Ah…the Quarterlife Crisis. It was something I struggled with when I turned 25, because like so many 20-somethings, I didn’t feel like my life was where it was supposed to be. Luckily for me, 3 months later, I got a promotion, and was so busy looking out the window of my shiny new office and trying not to screw anything up TOO bad, that I thought I’d avoided the worst of the crisis. In fact, my recent 26th birthday was one of the few that I’ve truly celebrated in the last few years. So professionally, I don’t feel I could say there was a crisis—it was more of a hiccup.
Socially, life’s good. I have friends—I’m never without something (or 3 somethings) to do on a Friday night. My friends seem to think that I’m OK, and I think they’re pretty great too. I also manage to spend time going out and doing things that I enjoy. As a young, single professional, I’m able to do pretty much anything that strikes my fancy. Basically, life’s good based on the checklist.
What I recently realized (and it hit me particularly hard after reading Patrick’s quarterlife crisis post), is that my quarterlife crisis is far less tangible. Yes, this is where I wanted to be at 26 (for the most part), and while there are still things to cross off of the list, I’m on a relatively decent timeline for my goals. The problem was that I felt as though my life was stagnant. At first, I thought it was my job, but when the job changed and I still felt that way, I realized that wasn’t it. I looked into law school, into grad school, and decided that neither was something I really was ready to do at this point. Then I thought maybe I needed to rediscover some of my old passions, so I auditioned for a musical, and have been in rehearsals for the last month. It’s been fantastic, but still, something was off.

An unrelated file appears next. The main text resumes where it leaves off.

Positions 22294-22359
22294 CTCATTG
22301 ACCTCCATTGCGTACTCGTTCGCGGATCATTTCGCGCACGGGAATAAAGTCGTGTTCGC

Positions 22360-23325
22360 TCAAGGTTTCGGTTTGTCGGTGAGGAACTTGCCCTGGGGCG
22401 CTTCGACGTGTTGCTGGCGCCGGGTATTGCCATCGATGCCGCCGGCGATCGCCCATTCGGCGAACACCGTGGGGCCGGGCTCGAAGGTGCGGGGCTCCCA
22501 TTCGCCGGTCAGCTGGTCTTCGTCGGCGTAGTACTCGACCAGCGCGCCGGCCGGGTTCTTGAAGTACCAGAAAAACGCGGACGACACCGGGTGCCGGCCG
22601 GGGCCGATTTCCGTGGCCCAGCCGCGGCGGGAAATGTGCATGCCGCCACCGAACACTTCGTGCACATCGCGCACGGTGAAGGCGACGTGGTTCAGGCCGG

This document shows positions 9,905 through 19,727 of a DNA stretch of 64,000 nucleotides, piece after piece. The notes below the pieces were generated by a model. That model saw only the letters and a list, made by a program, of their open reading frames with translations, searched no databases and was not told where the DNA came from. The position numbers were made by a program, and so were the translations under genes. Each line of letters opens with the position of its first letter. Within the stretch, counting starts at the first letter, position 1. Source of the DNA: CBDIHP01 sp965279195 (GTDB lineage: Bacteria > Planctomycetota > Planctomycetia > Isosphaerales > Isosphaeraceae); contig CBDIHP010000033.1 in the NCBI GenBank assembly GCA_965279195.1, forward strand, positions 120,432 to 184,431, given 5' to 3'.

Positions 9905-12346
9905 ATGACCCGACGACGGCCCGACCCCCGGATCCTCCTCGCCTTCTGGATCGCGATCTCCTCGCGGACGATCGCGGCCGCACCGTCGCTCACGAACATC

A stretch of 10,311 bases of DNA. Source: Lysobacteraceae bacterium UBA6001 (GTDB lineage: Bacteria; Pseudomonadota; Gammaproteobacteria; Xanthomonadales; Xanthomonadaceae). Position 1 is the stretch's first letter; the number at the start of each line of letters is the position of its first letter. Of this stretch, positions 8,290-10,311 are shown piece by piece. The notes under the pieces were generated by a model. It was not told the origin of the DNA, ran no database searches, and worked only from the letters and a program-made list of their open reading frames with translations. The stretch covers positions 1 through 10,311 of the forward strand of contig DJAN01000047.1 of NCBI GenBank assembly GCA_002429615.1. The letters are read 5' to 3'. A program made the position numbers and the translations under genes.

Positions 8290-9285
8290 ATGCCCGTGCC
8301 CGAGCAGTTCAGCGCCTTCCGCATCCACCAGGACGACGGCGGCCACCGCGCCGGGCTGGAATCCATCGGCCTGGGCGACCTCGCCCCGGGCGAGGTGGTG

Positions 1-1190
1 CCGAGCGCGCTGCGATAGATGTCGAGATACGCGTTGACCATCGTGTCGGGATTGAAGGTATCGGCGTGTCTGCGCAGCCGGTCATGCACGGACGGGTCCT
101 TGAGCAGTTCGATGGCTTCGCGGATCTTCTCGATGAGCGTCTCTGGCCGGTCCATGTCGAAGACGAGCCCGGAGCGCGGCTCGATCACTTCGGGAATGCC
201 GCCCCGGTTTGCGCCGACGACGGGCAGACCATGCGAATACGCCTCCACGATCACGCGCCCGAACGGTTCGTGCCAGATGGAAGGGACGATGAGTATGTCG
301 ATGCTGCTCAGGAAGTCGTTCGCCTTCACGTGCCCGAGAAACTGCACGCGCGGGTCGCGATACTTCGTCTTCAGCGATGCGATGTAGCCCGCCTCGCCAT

Then, it hit me. My entire life has had a plan, with a backup plan. All of it. I’ve never thrown myself into anything so completely that failure would be just that—a failure. Even when I was a teenager, I thought carefully through the consequences of my actions. The few times that I’ve “failed” have been blunted by carefully laid backup plans. I plan. It’s something I do, and it’s a part of who I am. But that portion of who I am has grown to the point that I’ve lost the passion in my life. I’ve been hurt, but it’s been minimal. I’ve never truly had my heart broken, or needed to start anything from scratch. My logical approach has been a good thing in general, but at some point I stopped allowing myself the luxury of throwing myself into something that may or may not be logical, and because of that, I’ve missed out on an important part of life.
So I’ve determined to allow myself to chase after things that aren’t logical every now and then. Follow my heart more often, and not let my head have quite so much say. After all, while there are some fantastic adventures to tell my future kids and grandkids, I should be able to empathize when they fall, and when their hearts get broken. I don’t want to wake up at 50 and realize that I’ve never allowed myself true passion in life.
Kendra is an optimist slowly turning realist, a young D.C. professional and compulsive planner. She earned her MA in Quarterlife Crises from Loss of Youth University in Washington, D.C. and is currently working on a cure.
If you are interested in contributing to the Quarterlife Crisis series feel free to contact me.